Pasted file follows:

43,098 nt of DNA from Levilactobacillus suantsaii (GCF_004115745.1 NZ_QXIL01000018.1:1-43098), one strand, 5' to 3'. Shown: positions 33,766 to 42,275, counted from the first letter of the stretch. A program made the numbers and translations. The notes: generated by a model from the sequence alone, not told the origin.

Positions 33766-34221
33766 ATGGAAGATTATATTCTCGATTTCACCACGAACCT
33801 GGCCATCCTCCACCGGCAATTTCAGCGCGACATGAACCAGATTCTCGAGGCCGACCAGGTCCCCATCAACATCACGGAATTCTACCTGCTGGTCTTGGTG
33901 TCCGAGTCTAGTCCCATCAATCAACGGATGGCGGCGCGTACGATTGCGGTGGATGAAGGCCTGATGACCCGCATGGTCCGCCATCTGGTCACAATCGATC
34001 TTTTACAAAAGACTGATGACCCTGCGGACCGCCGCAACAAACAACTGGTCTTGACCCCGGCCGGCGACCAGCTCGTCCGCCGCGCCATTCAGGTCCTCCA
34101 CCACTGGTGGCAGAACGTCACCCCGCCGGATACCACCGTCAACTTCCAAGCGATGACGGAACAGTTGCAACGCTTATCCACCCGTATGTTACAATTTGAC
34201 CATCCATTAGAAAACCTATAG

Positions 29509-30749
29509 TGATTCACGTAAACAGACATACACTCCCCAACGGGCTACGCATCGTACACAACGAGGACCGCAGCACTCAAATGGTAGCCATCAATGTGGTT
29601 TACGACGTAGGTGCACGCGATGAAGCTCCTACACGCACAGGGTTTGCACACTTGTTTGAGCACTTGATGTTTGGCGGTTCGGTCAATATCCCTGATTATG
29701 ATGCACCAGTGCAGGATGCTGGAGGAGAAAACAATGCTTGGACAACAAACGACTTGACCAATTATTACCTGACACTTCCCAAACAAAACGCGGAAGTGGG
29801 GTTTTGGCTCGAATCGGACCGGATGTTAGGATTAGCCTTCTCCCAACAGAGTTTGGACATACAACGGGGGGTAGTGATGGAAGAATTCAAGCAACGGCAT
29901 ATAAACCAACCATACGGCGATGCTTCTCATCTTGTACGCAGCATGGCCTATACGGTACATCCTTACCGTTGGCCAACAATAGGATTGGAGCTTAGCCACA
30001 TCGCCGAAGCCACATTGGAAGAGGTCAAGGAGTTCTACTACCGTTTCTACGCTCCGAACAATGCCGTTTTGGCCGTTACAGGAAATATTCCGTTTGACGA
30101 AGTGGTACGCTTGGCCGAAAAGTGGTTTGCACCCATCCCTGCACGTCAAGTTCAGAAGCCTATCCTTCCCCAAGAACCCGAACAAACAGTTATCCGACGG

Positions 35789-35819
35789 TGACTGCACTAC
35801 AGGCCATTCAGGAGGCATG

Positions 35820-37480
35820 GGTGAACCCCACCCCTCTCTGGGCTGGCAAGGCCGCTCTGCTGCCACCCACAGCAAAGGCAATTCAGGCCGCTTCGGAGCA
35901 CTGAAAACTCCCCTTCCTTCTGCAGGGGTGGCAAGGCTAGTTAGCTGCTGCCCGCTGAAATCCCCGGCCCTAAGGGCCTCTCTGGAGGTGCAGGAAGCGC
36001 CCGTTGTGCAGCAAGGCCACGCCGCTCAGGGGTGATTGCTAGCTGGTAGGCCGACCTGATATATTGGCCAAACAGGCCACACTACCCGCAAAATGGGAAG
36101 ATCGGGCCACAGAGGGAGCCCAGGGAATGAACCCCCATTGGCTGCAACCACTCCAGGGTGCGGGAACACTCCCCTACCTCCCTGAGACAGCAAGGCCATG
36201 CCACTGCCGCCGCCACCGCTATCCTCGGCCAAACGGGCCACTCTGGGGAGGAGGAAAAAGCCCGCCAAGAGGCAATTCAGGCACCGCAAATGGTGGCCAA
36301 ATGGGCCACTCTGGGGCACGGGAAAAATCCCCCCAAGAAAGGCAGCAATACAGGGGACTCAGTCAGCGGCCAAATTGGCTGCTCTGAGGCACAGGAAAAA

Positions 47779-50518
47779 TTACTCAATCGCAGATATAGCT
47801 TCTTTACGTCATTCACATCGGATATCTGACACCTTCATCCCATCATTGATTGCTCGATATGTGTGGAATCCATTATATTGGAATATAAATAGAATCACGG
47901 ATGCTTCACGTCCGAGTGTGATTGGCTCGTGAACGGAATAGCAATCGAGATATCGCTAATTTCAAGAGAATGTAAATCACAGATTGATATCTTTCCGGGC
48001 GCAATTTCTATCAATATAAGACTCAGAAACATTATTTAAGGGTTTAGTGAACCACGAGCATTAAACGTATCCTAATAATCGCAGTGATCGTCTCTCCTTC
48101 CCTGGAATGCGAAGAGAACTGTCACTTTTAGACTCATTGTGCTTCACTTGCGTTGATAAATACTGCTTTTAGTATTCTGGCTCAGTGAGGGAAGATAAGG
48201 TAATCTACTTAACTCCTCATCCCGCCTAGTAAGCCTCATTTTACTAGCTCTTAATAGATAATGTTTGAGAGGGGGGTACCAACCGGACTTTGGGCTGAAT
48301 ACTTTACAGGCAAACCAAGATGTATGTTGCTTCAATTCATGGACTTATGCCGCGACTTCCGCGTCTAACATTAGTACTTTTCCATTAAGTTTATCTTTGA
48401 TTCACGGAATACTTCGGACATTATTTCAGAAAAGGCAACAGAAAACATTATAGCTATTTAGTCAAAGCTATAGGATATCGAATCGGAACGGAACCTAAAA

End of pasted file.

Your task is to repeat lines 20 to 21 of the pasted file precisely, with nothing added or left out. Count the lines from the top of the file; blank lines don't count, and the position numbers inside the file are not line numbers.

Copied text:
Positions 35820-37480
35820 GGTGAACCCCACCCCTCTCTGGGCTGGCAAGGCCGCTCTGCTGCCACCCACAGCAAAGGCAATTCAGGCCGCTTCGGAGCA